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Spent grains bread and flour from homebrew beer

Spent Grains Bread and Homebrew beer, a good pairing
Spent Grains Bread and Homebrew beer, a good pairing
Sabrina Savra

Do homebrew? Maybe you’ve got spent grains. What to do? You could feed it to your chickens. You could spread it on the compost heap. Or you could make bread.

For the un-intiated, one way to make beer is to soak malt grains in water. The resulting malt-sugar laced water eventually becomes beer, but there’s lots of life left in those 10-plus pounds of spent grain.

This bread recipe, adapted from the Snappy Service Café, makes a loaf that is light and chewy with a good hearty grain texture. It toasts beautifully, and it great too for soup-pairing and sandwich making. Shape it into loaves or rounds to your liking.

Spent Grains Bread

adapted from the Snappy Service Cafe


  • 1¼- 1½ cups water
  • 3 tablespoons oil (coconut, light olive oil, or vegetable oil)
  • 3 tablespoons honey, maple syrup, or agave syrup.
  • 3 cups Bread or all-purpose flour, unbleached.
  • 1 cup whole wheat flour
  • 1 to 1 1/2 cups spent grain*
  • 2¼ teaspoon instant yeast (rapid-rise) or one package of active dry yeast, bloomed in warm water and drop of sweetner.
  • 2 teaspoons salt


  1. Mix all the dry ingredients together in a large bowl, stir with a whisk. Then add the water, oil and liquid sweetener. Stir with wooden spoon (or plop in stand mixer with dough hook.)
  2. When the dough comes away from the bowl without being too sticky, continue kneading with the dough hook until the dough ball is elastic and shiny, about 5-8 minutes.
  3. Transfer to an oil-coated bowl and cover with plastic wrap. Let rise in a warm place for about an hour, or until doubled in size.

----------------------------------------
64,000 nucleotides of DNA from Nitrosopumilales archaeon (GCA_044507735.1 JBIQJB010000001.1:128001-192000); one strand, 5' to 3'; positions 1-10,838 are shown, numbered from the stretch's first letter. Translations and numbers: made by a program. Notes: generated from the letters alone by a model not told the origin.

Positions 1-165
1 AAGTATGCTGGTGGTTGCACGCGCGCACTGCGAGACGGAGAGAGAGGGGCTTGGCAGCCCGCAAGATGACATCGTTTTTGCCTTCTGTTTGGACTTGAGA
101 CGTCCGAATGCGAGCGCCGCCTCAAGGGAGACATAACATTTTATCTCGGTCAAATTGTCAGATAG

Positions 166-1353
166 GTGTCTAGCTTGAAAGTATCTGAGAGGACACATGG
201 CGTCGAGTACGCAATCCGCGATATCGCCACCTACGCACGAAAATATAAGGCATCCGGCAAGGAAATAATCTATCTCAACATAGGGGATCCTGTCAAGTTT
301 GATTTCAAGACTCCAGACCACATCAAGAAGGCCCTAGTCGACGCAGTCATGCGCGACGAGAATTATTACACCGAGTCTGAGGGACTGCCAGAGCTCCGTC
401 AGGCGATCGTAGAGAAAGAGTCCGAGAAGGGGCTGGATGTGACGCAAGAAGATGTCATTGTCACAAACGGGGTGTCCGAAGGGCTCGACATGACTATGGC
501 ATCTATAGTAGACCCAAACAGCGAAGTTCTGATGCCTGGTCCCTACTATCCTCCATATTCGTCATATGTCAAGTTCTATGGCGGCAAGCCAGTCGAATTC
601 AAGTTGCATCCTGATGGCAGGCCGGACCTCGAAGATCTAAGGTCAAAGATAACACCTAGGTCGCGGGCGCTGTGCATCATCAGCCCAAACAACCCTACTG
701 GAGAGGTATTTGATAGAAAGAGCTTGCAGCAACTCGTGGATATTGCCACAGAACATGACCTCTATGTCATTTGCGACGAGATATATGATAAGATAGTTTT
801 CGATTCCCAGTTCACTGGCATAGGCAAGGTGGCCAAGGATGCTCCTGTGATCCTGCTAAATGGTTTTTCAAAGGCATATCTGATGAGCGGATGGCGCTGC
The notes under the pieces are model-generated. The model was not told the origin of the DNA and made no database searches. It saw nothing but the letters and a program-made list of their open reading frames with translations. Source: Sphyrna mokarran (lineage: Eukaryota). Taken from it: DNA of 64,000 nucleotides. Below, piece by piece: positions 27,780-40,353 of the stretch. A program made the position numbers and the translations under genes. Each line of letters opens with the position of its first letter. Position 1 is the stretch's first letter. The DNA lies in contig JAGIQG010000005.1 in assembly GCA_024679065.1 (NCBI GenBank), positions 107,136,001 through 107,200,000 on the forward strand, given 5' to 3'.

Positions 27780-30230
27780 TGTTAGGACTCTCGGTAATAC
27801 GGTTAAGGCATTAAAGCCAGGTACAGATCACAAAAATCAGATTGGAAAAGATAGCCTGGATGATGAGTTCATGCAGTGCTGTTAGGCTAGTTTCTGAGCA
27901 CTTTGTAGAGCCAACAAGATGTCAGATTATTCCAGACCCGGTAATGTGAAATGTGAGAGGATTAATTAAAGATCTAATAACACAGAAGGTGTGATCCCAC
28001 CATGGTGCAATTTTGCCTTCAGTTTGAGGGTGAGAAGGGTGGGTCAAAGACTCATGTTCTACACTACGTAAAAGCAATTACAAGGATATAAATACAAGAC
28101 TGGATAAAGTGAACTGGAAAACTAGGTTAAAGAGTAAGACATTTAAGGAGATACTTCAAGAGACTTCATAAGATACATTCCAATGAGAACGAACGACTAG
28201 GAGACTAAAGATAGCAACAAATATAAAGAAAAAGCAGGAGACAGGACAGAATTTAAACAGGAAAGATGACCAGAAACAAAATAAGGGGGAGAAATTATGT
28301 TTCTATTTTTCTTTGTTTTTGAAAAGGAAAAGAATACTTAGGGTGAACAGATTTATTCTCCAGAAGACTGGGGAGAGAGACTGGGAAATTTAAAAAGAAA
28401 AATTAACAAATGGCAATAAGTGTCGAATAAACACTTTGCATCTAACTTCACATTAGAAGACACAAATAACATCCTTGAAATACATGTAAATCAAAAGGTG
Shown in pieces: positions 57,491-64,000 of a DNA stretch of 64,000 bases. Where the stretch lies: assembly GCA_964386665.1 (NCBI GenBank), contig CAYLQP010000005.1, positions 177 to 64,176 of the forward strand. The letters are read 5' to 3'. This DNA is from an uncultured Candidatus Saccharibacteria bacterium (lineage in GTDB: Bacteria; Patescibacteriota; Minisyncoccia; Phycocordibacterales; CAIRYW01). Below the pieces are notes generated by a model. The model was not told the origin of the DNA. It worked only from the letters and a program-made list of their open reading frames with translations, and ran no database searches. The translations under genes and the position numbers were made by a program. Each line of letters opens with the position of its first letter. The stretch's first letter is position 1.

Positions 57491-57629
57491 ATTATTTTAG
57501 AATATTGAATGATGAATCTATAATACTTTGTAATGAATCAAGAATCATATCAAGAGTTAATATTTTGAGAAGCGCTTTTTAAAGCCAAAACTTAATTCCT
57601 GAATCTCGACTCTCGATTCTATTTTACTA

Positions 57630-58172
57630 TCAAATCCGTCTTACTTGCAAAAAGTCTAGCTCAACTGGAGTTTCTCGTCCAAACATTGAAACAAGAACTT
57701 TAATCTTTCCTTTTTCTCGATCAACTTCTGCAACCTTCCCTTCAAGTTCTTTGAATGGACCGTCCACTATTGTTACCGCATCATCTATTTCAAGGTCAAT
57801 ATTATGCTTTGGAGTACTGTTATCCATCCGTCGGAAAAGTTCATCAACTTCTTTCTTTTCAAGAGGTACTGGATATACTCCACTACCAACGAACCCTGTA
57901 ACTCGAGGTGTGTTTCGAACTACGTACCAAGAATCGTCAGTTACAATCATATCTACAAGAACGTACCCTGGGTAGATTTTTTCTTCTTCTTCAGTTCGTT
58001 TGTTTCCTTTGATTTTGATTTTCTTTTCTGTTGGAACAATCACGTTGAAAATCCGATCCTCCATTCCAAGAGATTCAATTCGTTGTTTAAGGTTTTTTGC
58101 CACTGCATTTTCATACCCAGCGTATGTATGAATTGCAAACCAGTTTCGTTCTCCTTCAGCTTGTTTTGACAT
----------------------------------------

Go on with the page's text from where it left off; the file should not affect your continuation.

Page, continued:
4. Shape into whatever shape you want — loaf, round, rolls — cover lightly with plastic wrap and let rise about another 30-40 minutes.
  5. Meanwhile, turn on the oven to 410 degrees. Adjust racks to middle and lowest position.
  6. When dough is ready, place in oven and throw a handful of ice into a metal baking pan (like 8x8 or round cake pan) and immediately but into the bottom rack. This creates steam, which gives the bread its outer crusty texture. (Putting the ice in a pan saves you from messing up your oven, and works fine in both gas and electric)
  7. Close the door immediately and bake for approximately 30-45 minutes, depending on the size of your loaves or rolls.
  8. Bread is done when it sounds hollow when tapped on the bottom.
  9. It will turn rather golden brown and have a chewy eating consistency. Saves for 2 days in a sealed container, but will dry out quickly after that. Lasts a few days longer if stored wrapped or in sealed container in the refrigerator.

*You can freeze 1 cup portions and thaw as needed.

**For bread-maker machines, Snappy Service recommends using the bread cycle. After your machine stops, remove dough and start from the shaping instructions.

Spent Grains Flour

Love to bake, but maybe bread isn’t your thing? You can dry out the grains and grind them to make flour. Use it the same way you would wheat germ—add it to baked goods, breads, pancakes, even pasta. It adds a nice nutty warmth to these foods…plus fiber.

Find recipes at the The Spent Grain Chef at Brooklyn Brew Shop

10 ways to cook to beer and spent grains

How-to, adapted from Brooklyn Brew Shop.

1. Until you’re ready to dry, store the grains covered in the refridgerator. They will sour quickly if left out.

2. Set oven on lowest setting possible, usually 170-200 degrees Fahrenheit.

3. Spread out grains on clean, ungreased baking sheet in ¼” layer.

4. Place in oven and dry for about seven hours. A food dehydrator also works.

5. 4 hours (halfway) into drying, pull out grains and stir with long handled spoon or spatula.

6. Drying time depends on your oven and the environment. The spent grains are dry when you feel absolutely no moisture left.

7. Grind into flour using a coffee/spice grinder (best for small batches) or a food processor or grain mill. If using a food processor, you’ll need to keep an eye on it and stop at the desired coarseness. You can also sift it to get a finer flour.

8. Store the spent grain flour in airtight container in the pantry or refrigerator. Use as wheat germ.

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